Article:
A Michigan Legislator is attempting to stop employers from enforcing reasonable non-competition agreements against most individuals.
Non-competition agreements, generally speaking, are contracts that temporarily prevent former employees from working for nearby competitors. Michigan law used to prohibit most such agreements, deeming them illegal restraints of trade. That changed in 1985, when the Michigan Legislature amended the Michigan Antitrust Reform Act. The 1985 amendment expressly authorized employers to bind employees to noncompetition agreements, provided they protect an employer’s “reasonable competitive business interests” and are reasonable as to duration, geographical area and type of employment or line of business. See Mich. Comp. Laws §445.771a.
The 1985 amendment inspired many employers to create employment agreements containing non-competition clauses. These clauses provide many businesses an important, if not critical protection against unfair competition. Courts generally enforce such agreements, provided they satisfy the statutory reasonableness requirements.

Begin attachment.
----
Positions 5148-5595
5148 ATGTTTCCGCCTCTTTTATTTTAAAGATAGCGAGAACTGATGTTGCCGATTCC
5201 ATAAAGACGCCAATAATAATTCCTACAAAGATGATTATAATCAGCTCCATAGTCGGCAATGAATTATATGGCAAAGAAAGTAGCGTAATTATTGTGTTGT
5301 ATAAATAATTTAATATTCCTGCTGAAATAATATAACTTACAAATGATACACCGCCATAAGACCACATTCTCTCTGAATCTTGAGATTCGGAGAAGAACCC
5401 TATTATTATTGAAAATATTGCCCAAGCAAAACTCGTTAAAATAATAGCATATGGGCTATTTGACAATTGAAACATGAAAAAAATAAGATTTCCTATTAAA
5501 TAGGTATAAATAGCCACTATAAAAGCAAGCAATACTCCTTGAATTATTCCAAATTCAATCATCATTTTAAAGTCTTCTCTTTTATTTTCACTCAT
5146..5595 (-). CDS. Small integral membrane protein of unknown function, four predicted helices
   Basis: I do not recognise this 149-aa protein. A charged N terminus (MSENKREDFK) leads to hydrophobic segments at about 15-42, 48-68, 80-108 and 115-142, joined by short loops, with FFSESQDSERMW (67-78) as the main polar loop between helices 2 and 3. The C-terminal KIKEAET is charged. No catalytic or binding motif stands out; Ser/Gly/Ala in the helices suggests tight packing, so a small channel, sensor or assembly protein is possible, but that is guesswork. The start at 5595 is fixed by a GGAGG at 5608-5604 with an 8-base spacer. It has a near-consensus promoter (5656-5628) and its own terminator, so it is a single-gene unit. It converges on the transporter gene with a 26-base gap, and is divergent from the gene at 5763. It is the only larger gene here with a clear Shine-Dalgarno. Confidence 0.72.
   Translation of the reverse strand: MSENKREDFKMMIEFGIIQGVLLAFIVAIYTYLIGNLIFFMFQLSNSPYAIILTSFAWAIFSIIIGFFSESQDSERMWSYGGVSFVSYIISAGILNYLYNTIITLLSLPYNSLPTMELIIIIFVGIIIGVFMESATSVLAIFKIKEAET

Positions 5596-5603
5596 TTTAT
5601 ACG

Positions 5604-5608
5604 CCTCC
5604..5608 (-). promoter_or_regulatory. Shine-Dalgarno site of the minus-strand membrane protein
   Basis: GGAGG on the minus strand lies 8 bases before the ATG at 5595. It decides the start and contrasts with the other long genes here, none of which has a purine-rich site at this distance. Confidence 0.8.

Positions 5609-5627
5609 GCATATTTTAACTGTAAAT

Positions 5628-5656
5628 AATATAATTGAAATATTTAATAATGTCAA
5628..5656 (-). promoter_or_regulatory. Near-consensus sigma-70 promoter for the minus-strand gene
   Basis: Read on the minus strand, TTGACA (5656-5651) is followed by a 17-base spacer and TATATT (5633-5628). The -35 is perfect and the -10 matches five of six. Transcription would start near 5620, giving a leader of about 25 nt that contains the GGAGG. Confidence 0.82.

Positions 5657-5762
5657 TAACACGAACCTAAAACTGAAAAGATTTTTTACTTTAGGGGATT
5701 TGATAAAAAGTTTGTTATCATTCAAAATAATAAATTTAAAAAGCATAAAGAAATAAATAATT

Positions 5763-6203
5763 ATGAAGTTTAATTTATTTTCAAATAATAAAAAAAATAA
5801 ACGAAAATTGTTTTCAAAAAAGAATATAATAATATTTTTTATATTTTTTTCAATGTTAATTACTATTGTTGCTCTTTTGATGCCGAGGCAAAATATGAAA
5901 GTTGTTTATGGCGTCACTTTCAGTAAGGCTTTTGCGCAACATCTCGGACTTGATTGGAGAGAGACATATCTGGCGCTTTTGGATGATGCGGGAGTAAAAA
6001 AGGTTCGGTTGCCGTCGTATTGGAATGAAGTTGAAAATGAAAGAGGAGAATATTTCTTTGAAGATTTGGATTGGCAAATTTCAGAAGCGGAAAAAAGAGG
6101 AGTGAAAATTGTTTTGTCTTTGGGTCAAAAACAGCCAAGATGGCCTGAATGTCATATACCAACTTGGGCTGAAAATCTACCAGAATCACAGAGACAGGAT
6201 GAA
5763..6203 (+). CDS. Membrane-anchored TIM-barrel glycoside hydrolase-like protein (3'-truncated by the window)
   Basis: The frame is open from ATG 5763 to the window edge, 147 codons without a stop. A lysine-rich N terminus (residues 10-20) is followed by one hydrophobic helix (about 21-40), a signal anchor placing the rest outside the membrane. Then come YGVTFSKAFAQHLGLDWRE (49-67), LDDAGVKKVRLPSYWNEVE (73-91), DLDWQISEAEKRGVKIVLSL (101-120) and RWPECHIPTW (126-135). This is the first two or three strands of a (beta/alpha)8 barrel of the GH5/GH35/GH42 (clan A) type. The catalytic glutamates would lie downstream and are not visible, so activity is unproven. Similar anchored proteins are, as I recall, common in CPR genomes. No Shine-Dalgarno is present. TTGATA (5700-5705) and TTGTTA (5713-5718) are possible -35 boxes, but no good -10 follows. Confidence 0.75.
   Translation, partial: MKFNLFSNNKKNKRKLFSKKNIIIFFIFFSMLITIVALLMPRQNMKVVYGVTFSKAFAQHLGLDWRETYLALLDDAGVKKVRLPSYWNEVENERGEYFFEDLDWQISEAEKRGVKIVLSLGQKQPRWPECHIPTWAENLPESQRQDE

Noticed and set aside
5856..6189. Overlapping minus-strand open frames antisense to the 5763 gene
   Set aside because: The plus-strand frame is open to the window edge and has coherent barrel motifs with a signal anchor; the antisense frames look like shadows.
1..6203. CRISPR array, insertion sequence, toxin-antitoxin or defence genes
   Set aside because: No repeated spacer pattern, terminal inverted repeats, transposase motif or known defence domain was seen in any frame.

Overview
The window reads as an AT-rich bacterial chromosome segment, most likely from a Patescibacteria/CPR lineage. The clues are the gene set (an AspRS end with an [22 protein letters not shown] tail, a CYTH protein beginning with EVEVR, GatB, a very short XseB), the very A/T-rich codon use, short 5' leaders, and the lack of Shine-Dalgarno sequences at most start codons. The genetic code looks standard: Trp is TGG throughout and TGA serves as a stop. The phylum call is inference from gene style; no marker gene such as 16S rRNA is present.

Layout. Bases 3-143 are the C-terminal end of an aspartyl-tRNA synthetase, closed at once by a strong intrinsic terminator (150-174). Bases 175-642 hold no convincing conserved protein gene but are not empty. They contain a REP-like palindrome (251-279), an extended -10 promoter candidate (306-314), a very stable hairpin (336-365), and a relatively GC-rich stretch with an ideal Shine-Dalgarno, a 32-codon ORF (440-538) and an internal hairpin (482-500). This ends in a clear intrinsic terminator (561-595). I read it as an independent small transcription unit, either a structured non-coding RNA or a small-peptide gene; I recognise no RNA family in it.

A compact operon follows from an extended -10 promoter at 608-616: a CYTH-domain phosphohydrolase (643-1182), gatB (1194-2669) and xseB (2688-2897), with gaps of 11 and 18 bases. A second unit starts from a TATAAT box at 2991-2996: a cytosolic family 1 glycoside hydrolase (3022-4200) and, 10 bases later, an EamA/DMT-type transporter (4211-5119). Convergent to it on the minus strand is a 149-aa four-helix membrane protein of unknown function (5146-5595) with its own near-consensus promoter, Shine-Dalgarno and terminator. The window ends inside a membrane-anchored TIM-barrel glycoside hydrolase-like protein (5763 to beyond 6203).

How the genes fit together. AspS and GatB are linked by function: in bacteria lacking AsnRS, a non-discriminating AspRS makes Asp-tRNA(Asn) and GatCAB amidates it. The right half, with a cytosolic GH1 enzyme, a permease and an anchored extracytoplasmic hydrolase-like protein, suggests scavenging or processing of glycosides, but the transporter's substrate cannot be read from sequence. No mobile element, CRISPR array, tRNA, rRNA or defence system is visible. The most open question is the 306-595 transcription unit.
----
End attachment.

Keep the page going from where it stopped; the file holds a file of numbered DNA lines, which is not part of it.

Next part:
The law might change again. Representative Peter J. Lucido, a Republican from Macomb County, recently introduced a bill that, if passed, will dramatically limit the use of non-competes in Michigan. Specifically, House Bill 4198, as currently styled, will eliminate employers’ statutory right to bind employees and contractors to non-competition agreements, and void existing non-competes with employees, contract laborers and most individuals. The bill will allow reasonable non-competes only in connection with the sale of a business, and only against the owners, principals or officers of the business being sold.
The Bill is in the early stages of the legislative process, but it is worth following because of its potential impact. The bill could limit, or completely eliminate, a key means by which employers protect themselves against unfair competition.
Employers currently relying on non-competition clauses should consider protecting themselves through other means, such as with non-solicitation and confidentiality agreements. Such clauses are arguably not affected by House Bill 4198.
Contributed by Jeff Steele, Senior Counsel at Clark Hill, LLC.
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